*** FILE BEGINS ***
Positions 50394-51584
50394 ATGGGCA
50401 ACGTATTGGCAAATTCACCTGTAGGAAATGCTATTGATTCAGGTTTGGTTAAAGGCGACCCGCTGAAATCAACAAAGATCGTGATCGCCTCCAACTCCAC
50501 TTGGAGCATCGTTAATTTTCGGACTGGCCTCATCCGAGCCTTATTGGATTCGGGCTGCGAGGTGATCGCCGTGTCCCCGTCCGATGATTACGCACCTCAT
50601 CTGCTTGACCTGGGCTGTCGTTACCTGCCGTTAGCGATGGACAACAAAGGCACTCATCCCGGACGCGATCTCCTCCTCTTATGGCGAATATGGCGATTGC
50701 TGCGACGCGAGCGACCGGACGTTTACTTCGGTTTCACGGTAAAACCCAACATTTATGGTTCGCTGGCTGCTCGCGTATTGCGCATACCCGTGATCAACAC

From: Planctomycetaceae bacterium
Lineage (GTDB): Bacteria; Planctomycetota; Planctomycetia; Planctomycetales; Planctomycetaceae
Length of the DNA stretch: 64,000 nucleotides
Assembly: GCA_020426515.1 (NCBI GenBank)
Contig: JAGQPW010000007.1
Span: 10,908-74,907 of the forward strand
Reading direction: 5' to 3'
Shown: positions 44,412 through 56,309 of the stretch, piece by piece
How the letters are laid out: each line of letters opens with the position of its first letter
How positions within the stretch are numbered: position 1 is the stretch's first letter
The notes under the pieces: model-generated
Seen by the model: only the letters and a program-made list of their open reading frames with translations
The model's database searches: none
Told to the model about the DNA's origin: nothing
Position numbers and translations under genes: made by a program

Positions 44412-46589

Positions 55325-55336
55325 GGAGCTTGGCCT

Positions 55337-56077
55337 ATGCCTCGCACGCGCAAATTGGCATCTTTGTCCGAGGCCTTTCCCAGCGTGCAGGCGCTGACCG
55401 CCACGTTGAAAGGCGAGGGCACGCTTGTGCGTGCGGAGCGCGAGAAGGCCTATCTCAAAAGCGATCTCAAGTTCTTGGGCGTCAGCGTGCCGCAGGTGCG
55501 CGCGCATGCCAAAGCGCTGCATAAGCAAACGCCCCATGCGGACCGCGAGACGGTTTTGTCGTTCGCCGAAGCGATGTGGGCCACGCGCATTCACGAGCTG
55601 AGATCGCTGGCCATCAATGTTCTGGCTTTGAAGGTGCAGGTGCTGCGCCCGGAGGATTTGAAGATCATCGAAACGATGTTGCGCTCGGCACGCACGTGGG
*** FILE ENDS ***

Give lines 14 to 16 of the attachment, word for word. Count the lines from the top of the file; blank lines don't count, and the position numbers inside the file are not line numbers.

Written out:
Shown: positions 44,412 through 56,309 of the stretch, piece by piece
How the letters are laid out: each line of letters opens with the position of its first letter
How positions within the stretch are numbered: position 1 is the stretch's first letter